3846 Albert Brice
3745 George Burt
3345 Thomas Cleary (DOW 23/10/59)
4326 James Ella
3522 Mark Giblin
37 James Haynes (DOW 05/11/59)
486 Lawrence Hughes
479 George Jack
4095 Nathaniel Johnson (DOW 12/12/59)
3010 Simon Roe (DOW 13/10/59)
1821 Thomas Wallace
William Henry Brice (served in the Crimea, died 2nd July 1862 at
Poorhundhur Sanatarium, near Poona)
** Lieutenant Mark F. Wade. (He died in 1860 on the march to Ahmednuggur)
*** Assistant-Surgeon William Gerard Don (Baltic medal, earned as 'Hospital Dresser' on board the Duke of Wellington)
There is some confusion about the date of the assault on Fort Beyt; in Cap of Honour they give 26th October, but as both the V.C. action, MacCormack's gravestone and the letter of Albert Robinson give the 6th, that would appear to be correct. In Hart's Army List, Major William Roberts has a 'reconnaissance towards Dwarka on the 26th October.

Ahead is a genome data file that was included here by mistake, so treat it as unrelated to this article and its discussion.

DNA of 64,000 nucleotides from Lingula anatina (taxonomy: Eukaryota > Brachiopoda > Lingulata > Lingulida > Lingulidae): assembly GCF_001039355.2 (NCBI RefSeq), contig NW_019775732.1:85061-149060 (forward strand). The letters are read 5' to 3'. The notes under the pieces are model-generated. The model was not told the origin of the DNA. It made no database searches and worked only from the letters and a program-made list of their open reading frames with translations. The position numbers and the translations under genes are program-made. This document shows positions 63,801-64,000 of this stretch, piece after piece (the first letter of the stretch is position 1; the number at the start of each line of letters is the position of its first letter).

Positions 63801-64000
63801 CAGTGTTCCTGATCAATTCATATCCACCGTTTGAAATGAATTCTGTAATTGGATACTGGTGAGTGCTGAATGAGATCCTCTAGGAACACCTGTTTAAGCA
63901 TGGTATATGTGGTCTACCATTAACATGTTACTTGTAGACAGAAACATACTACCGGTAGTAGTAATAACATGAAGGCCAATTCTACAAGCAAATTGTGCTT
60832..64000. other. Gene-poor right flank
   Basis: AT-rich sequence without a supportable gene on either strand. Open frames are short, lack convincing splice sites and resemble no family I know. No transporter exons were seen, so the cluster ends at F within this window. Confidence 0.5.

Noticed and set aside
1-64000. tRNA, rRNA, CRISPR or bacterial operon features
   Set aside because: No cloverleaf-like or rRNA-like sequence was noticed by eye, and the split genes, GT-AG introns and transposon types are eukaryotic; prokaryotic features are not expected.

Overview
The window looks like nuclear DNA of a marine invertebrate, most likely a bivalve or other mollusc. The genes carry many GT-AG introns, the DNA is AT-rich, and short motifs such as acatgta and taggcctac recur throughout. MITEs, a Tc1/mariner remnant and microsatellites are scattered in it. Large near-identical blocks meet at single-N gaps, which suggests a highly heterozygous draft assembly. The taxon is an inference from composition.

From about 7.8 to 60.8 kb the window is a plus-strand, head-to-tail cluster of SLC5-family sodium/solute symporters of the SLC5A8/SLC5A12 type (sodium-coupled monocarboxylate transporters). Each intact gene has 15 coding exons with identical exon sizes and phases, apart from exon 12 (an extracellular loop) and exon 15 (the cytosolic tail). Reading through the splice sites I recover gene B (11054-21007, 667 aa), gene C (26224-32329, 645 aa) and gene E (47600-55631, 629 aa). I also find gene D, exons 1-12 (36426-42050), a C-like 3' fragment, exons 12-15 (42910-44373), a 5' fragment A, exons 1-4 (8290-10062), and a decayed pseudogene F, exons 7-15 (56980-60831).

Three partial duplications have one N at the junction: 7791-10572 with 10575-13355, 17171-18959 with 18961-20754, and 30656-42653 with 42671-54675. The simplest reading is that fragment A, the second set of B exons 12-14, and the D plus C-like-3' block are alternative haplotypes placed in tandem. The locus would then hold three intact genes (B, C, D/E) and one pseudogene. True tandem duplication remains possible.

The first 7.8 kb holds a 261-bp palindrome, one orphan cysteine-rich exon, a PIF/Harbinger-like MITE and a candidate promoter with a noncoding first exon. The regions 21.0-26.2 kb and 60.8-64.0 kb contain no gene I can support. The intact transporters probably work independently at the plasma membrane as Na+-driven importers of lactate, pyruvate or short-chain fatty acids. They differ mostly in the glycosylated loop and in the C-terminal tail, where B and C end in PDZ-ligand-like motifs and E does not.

My thanks to Kevin Asplin for compiling the casualty roll.
In 1860 Lieutenant Mark F. Wade died on the march to Ahmednuggur. When the regiment was at Nuggur, a detached company was sent to relieve the 18th Royal Irish at Asseerghur, in an old Mahratta fort. No.3 company was commanded by Captain Messiter, with Ensign Turner and Assistant-Surgeon C.G. Irwin. On 12th February 1862 they returned to the regiment. Also in 1861 Lieutenant Irwin died of cholera. On 21st November 1861 Lieutenant W.H. Steward was shot by his native servant. The servant, who then committed suicide, had been a mutineer from the Gwalior Contingent Cavalry. On 2nd July 1862 Assistant-Surgeon W.H. Brice died at Poorhundhur Sanatarium, near Poona. In 1864 Surgeon Irwin left the regiment for England.
1865 regiment returned to England and in 1866 moved to Ireland. There they were issued the Snider rifle in April 1867. In 1872 authority was given for the sphinx to be worn on officers forage caps. The sphinx was also to be worn on the mens' collars.
In 1876 Lieutenant C.H.E. Lodwick died at sea. On 29th January1880 Lieutenant Lyttleton died at Bristol.